Do You Know How to Give Psychological First aid?
Psychological first aid is necessary in different situations. For example, it is required when catastrophic situations occur, when a person is the victim of something horrific, or when an uncontrollable crisis is unleashed. Just as with physical first aid, it is suggested that we know the basic principles of emergency psychological attention.
Of course, mental health professionals are the best qualified to provide psychological first aid, in the strictest sense. But, on occasion, the situation calls for us to act quickly if the psychologist will take a while to arrive. From there, it is important for us to have a few basic skills to know how to act.
“Know to anticipate. And anticipate to protect.”
-Alfredo Perez Rubalcaba
The goal of psychological first aid is to reduce emotional anguish that is caused by traumatic events, and care for human beings so that they can regain their ability to confront problems. Providing initial care is vital so that the experience does not devastate them.
Basic Principles of Psychological First Aid
When giving psychological first aid to someone who needs it you should know the five-pillar principles. Obviously, this type of intervention should only be done if there is not a competent professional at hand. But, in any case, they are vital to limit the effects caused by something traumatic. These five principles are:
- Allow freedom of expression. Do not try to focus the conversation on what happened, allow them to express themselves in the manner they want. It does not have to be a conversation, it is not even imperative for you to understand what they say. What the victim needs, most of the time, is to feel that you are close.
- Responsible listening. The victim does not need advice, and much less sermons. If you are not a mental health professional, the best thing for you to do is limit yourself to listening, and only intervene to encourage them to express themselves. It is not the time to become bossy, but rather simply to be there.
- Show acceptance. You should be ready to accept everything the victim has to say. It is even possible that he will make outlandish statements or express feelings that have nothing to do with the situation. Tell him that he is not crazy for not feeling any fear when something catastrophic has happened, or sadness when losing a loved one.
- Foster confidence and empathy. Let the victim know they can count on you, that you are there to support and help them. Above all, that you have no intention of judging them, or judging what happened, but just to give support.
- Provide information. It is important that you have all the information you will need readily available. Whether it’s looking over the list of those injured or knowing who their own doctor is. Until a professional arrives it is best for you to just be you, or the person who is just giving first aid, the one keeping the lines of communication open between the person and the rest of the world.
Psychological First Aid Protocol
Just as there are certain protocols to follow when providing physical first aid, there also exists such routes to follow in the case of a psychological emergency. The steps that should be taken have not been arbitrarily established. They are the result of the experience of professionals who have dedicated their time to studying the effects of different types of intervention in emergency situations. Following we will tell you the protocols:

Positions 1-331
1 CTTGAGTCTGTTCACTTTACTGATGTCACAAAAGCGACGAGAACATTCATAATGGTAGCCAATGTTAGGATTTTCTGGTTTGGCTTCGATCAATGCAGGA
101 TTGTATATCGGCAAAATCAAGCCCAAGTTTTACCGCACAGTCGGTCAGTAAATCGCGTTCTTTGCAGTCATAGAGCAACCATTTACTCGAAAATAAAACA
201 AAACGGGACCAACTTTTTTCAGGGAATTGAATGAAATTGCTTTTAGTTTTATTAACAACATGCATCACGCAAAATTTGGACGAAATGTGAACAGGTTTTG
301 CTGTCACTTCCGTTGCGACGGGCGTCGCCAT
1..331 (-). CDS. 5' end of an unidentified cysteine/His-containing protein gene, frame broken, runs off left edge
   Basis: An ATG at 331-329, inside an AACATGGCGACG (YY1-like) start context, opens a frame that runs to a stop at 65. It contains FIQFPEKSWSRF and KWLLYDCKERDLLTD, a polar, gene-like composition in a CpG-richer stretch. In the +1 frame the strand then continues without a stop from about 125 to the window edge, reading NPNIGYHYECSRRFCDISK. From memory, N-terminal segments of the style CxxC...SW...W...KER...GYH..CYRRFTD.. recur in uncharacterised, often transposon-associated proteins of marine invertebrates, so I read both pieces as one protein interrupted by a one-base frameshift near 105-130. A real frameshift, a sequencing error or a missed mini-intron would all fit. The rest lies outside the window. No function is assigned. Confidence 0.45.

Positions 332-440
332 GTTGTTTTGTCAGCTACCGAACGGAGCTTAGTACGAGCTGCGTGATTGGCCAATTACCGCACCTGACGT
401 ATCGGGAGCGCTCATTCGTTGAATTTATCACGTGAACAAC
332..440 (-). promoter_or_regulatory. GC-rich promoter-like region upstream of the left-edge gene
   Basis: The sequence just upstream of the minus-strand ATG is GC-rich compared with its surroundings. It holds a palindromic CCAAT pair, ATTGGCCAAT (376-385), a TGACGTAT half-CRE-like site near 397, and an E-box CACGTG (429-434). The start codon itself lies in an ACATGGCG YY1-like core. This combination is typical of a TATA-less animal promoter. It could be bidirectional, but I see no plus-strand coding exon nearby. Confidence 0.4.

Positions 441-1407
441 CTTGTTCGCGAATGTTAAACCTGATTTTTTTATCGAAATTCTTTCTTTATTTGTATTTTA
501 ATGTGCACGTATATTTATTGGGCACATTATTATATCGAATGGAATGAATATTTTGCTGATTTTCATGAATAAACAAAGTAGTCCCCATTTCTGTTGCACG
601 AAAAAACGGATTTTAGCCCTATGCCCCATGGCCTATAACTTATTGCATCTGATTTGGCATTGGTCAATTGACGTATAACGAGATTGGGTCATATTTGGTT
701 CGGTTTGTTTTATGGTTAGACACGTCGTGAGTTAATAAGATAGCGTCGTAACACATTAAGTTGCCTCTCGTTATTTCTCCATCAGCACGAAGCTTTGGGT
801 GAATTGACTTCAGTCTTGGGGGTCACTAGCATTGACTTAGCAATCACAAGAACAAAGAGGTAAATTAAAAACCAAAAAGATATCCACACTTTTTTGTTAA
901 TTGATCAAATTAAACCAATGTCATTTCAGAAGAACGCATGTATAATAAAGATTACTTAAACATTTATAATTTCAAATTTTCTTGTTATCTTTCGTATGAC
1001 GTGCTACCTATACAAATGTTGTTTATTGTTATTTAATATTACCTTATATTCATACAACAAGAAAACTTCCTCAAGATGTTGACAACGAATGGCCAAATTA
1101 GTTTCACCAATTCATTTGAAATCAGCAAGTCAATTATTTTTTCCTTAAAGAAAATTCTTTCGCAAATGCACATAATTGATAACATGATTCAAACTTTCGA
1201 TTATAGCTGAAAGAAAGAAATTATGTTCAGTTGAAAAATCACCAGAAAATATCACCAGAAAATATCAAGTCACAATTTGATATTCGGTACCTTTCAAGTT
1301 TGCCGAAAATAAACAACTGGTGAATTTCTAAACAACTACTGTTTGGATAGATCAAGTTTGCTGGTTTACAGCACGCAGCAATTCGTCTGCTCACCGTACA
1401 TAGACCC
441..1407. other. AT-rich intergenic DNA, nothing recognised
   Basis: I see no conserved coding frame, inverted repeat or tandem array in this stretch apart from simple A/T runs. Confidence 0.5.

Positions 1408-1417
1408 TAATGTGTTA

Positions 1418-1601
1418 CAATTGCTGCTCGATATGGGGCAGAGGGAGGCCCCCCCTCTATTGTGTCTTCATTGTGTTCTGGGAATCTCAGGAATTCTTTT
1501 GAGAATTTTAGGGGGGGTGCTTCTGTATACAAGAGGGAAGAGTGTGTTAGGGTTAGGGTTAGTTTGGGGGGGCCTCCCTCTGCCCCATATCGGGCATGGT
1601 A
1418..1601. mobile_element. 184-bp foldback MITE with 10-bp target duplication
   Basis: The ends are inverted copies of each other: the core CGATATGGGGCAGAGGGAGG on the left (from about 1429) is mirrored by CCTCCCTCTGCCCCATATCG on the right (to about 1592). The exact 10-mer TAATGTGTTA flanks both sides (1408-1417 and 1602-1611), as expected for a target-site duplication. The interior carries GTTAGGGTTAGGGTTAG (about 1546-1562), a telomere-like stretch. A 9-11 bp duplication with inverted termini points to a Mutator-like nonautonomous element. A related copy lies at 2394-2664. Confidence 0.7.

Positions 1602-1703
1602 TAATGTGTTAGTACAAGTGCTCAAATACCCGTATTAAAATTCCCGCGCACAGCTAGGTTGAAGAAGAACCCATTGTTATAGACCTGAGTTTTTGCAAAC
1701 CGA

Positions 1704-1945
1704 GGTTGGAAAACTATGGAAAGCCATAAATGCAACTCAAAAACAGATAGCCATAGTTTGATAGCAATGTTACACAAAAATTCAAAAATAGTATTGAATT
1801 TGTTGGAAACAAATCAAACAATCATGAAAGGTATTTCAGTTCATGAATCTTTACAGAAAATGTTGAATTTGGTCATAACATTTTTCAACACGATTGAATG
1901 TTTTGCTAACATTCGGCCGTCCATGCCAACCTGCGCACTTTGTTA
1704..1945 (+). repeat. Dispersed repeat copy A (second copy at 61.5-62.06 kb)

- Establishing contact and closeness. This includes introducing yourself (if you don’t know the victim), tell them why you are there, invite the person to sit down and assure them their privacy will be respected.
- Offer security and relief. Before anything, you should offer physical security. First ensure the person is outside the reach of the threat. Next, let them know what you are going to do. Then, make sure the person feels comfortable and they do not have any physical injuries requiring attention, and if they do, find a way to provide that attention.
- Stabilize. Our goal is to ensure the victim does not close off all lines of communication, but to leave one open, even a small one. If the person is very agitated, ask them to look at you and listen to you. Show them how you are going to help them. Encourage the person to breathe deeply until they calm down.
- Compile information. This includes asking the victim how they feel, what they want, and what they need. Give them time if they do not want to speak. Do not pressure them. Simply let them know you are at their disposal. Check out their medical state, remember that many victims are in a state of shock that not only disconnects them from their surroundings, but also makes them incapable of feeling physical pain, that in other instances they would feel. It is also common for someone who has seen such an enormous tragedy, and being conscious of the need for medical care, but are not willing to seek it out themselves.
- Offer practical assistance. Based on the compiled information, draw up a plan of basic action and act. That action will be contacting the services the victim needs, make note of their needs, and fill any possible.
Psychological first aid contributes to minimizing the effects of a crisis. Your principle role, without a doubt, is to make sure the victim receives the care they need from a professional. Your work is limited to “the time being” and should be provided and understood in that manner. The key is to be a liaison.